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  Introduction Back To Top

Formerly part of the Ottoman Empire, Iraq was occupied by Britain during the course of World War I; in 1920, it was declared a League of Nations mandate under UK administration. In stages over the next dozen years, Iraq attained its independence as a kingdom in 1932. A "republic" was proclaimed in 1958, but in actuality a series of strongmen ruled the country until 2003. The last was SADDAM Husayn. Territorial disputes with Iran led to an inconclusive and costly eight-year war (1980-88). In August 1990, Iraq seized Kuwait but was expelled by US-led, UN coalition forces during the Gulf War of January-February 1991. Following Kuwait's liberation, the UN Security Council (UNSC) required Iraq to scrap all weapons of mass destruction and long-range missiles and to allow UN verification inspections. Continued Iraqi noncompliance with UNSC resolutions over a period of 12 years led to the US-led invasion of Iraq in March 2003 and the ouster of the SADDAM Husayn regime. US forces remain in Iraq under a UNSC mandate until 2009 and under a bilateral security agreement thereafter, helping to provide security and to support the freely elected government. The Coalition Provisional Authority, which temporarily administered Iraq after the invasion, transferred full governmental authority in June of 2004 to the Iraqi Interim Government, which governed under the Transitional Administrative Law for Iraq (TAL). Under the TAL, elections for a 275-member Transitional National Assembly (TNA) were held in Iraq in January 2005. Following these elections, the Iraqi Transitional Government (ITG) assumed office. The TNA was charged with drafting Iraq's permanent constitution, which was approved in a October 2005 constitutional referendum. An election under the constitution for a 275-member Council of Representatives (CoR) was held in December 2005. The CoR approval in the selection of most of the cabinet ministers in May of 2006 marked the transition from the ITG to Iraq's first constitutional government in nearly a half-century.

  Geography Back To Top

Freshwater withdrawal (domestic/industrial/agricultural):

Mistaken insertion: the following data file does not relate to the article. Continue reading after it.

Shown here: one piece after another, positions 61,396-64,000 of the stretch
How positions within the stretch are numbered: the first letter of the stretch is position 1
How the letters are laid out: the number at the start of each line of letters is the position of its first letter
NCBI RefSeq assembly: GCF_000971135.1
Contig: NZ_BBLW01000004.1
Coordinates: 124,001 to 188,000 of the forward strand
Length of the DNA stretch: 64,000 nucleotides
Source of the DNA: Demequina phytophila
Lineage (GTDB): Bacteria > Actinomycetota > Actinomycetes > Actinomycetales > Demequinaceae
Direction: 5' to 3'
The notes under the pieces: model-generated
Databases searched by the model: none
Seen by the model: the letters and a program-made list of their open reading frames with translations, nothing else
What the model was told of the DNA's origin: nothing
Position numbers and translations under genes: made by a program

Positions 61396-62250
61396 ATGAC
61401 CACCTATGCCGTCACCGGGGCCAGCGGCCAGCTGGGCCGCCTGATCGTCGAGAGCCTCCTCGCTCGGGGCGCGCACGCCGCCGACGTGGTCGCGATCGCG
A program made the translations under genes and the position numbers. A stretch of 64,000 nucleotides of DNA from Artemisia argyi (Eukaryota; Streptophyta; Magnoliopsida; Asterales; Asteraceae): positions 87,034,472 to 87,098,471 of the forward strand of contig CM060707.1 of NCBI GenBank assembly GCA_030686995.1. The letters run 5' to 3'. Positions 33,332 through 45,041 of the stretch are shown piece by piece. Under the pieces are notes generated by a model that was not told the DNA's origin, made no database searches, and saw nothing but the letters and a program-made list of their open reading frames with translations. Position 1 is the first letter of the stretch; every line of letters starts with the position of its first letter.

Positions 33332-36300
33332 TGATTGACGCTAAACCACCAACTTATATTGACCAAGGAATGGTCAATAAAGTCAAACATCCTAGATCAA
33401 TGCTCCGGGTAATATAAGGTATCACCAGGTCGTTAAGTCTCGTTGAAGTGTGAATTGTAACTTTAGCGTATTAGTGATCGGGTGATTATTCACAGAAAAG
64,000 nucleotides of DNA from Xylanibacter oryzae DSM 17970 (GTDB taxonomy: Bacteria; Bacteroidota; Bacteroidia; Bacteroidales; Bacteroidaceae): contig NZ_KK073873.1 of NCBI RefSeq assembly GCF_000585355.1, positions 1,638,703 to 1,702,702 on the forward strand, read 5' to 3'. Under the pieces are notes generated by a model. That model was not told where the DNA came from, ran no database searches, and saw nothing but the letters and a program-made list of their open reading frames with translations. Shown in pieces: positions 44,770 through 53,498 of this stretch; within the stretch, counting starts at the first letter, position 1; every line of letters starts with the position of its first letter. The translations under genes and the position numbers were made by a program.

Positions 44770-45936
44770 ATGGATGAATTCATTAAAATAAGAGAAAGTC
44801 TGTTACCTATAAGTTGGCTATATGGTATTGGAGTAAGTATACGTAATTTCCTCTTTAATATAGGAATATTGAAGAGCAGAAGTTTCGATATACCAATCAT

total: 42.7 cu km/yr (3%/5%/92%)
per capita: 1,482 cu m/yr (2000)

Total renewable water resources:
96.4 cu km (1997)

Land boundaries:
total: 3,650 km
border countries: Iran 1,458 km, Jordan 181 km, Kuwait 240 km, Saudi Arabia 814 km, Syria 605 km, Turkey 352 km

Environment - international agreements:
party to: Biodiversity, Climate Change, Law of the Sea
signed, but not ratified: Environmental Modification

mostly desert; mild to cool winters with dry, hot, cloudless summers; northern mountainous regions along Iranian and Turkish borders experience cold winters with occasionally heavy snows that melt in early spring, sometimes causing extensive flooding in central and southern Iraq

Map references:
Middle East

Geographic coordinates:
33 00 N, 44 00 E

Natural resources:
petroleum, natural gas, phosphates, sulfur

Elevation extremes:
lowest point: Persian Gulf 0 m
highest point: unnamed peak; 3,611 m; note - this peak is neither Gundah Zhur 3,607 m nor Kuh-e Hajji-Ebrahim 3,595 m

mostly broad plains; reedy marshes along Iranian border in south with large flooded areas; mountains along borders with Iran and Turkey

Geography - note:
strategic location on Shatt al Arab waterway and at the head of the Persian Gulf

total: 437,072 sq km
land: 432,162 sq km
water: 4,910 sq km

Middle East, bordering the Persian Gulf, between Iran and Kuwait

58 km

Area - comparative:
slightly more than twice the size of Idaho

Irrigated land:
35,250 sq km (2003)

Environment - current issues:
government water control projects have drained most of the inhabited marsh areas east of An Nasiriyah by drying up or diverting the feeder streams and rivers; a once sizable population of Marsh Arabs, who inhabited these areas for thousands of years, has been displaced; furthermore, the destruction of the natural habitat poses serious threats to the area's wildlife populations; inadequate supplies of potable water; development of the Tigris and Euphrates rivers system contingent upon agreements with upstream riparian Turkey; air and water pollution; soil degradation (salination) and erosion; desertification

Maritime claims:
territorial sea: 12 nm
continental shelf: not specified

Natural hazards:
dust storms, sandstorms, floods

Land use:
arable land: 13.12%
permanent crops: 0.61%
other: 86.27% (2005)

  People Back To Top

Total fertility rate:
3.97 children born/woman (2008 est.)

Sex ratio:
at birth: 1.05 male(s)/female
under 15 years: 1.03 male(s)/female
15-64 years: 1.03 male(s)/female
65 years and over: 0.89 male(s)/female
total population: 1.02 male(s)/female (2008 est.)

HIV/AIDS - adult prevalence rate:
less than 0.1% (2001 est.)

HIV/AIDS - people living with HIV/AIDS:
fewer than 500 (2003 est.)

Life expectancy at birth:
total population: 69.62 years
male: 68.32 years
female: 70.99 years (2008 est.)

Major infectious diseases:
degree of risk: intermediate
food or waterborne diseases: bacterial diarrhea, hepatitis A, and typhoid fever